Quote:
The .357 Magnum, in Remington or Federal JHP, 125 grains, is unquestionably the most effective handgun cartridge in existence. Its proven ability to produce one shot stops exceeds that of any other round, including more powerful cartridges such as the .41 Magnum and .44 Magnum.


If there is any downside to using the .357 Magnum for self-defense, it would relate to the blast and kick of full power loads. Controllability is extremely important in follow-up shot placement, and self-defense requires that shots be fired rapidly and accurately.

For those uncomfortable with the buck and roar of full-load .357 Magnum rounds, there exist a variety of lower recoil cartridges that are equally well suited to self defensive purposes. Because the .357 Magnum is such an incredible manstopper, little is lost by "downgrading" to more temperate ammunition.

The following cartridges are recommended for those who desire to reduce recoil of the .357 Magnum cartridge. Rounds are listed in decreasing order of recoil severity:

Winchester "Silvertip" JHP 145 grains 85%
Remington "Golden Saber" JHP 125 grains 84%
Federal JHP 110 grains 90%
Remington "Medium Velocity" JHP 125 grains 83%
Cor-Bon JHP 115 grains NA


For 2.5-inch and 3-inch short-barreled Magnum revolvers, the last two recommended cartridges represent excellent self-defense rounds. These cartridges are ideal for snub nose revolvers like the Smith & Wesson Models 66, 19, 65, and 13; the Colt King Cobra; the Ruger GP100 and especially the small frame Ruger SP101. Ammunition manufactured by Remington, Federal, CCI or Winchester in JHP, 110 grains, is also a good choice for use in snubbies or by those sensitive to recoil.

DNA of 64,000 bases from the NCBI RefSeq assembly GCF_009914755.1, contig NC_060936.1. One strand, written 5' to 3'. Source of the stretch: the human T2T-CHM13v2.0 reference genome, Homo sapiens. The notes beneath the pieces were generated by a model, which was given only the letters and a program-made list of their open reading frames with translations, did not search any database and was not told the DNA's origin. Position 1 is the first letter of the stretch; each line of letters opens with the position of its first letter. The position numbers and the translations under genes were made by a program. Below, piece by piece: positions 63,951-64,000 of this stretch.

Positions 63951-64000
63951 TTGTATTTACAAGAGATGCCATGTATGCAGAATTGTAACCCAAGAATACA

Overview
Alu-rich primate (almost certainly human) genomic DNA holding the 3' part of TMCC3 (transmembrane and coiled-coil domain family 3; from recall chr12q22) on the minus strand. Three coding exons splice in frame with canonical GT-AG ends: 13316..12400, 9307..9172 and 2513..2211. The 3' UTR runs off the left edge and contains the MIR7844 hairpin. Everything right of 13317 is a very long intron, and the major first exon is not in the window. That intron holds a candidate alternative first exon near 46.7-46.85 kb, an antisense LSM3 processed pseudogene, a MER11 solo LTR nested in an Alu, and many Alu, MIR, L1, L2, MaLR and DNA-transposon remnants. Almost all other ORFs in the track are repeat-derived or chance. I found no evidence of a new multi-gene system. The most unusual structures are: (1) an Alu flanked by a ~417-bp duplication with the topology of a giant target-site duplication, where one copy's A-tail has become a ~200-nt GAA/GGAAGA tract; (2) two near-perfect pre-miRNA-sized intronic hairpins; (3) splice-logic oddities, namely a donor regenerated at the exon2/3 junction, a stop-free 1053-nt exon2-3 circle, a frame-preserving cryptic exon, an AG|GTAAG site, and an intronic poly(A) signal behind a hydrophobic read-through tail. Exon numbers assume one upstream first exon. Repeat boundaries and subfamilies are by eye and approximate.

If recoil from a .357 Magnum revolver is still perceived to be excessive, considering carrying the .38 Special Cor-Bon +P+, JHP, 115 grains. This lighter round packs plenty of stopping power (83%). Its use may encourage accurate placement of multiple shots in a self defense situation due to its reduced kick when compared to the .357 Magnum.

Note that a .357 Magnum revolver can shoot both .357 and .38 Special ammunition. A .38 Special revolver can only shoot .38 Special ammunition.

For those owners of a Taurus or Smith & Wesson .357 Magnum revolver that is still equipped with factory wooden grips, consider installing recoil-absorbing, ergonomic rubber grips. The difference in control afforded by these grips is enormous, and greatly aids rapid and accurate shooting.

For self defense, never carry soft points, semi-wadcutters, or any 158 grain or 180 grain JHP ammunition. These types of .357 Magnum cartridges are better suited to target shooting and hunting. The kick of the heavier bullets is correspondingly severe, possibly inhibiting follow up shots and accuracy when used to defend against aggression.

For practice, the all lead bullets are acceptable, but there are better choices, as the shooter will quickly discover when it is time to laboriously clean the lead fouling from the gun.

When selecting .357 Magnum cartridges for self protection, an individual can't go wrong by choosing JHP, 110 to 125 grains, made by any of the top five manufacturers


.45 ACP:

45 ACP Caliber:
One Shot Stopping Success: 63-94% (Actual)
Self Defense Rating: Best
Recommended Cartridges:

Federal "Hydra-Shok" JHP 230 grains 94%
Remington "Gold Sabre" JHPP 230 grains 93%
Cor-Bon JHP 185 grains 92%
Remington +P JHPP 185 grains 91%
CCI/Speer "Lawman" JHP 200 grains 88%
Federal JHP 185 grains 87%
what a steaming pile of horse manure...
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Old February 25, 2009, 03:26 PM   #75
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Damnit, ammunitiontogo.com sent me Hydra Shoks instead of HST's. Ahh well I guess I will just use them as practice ammo.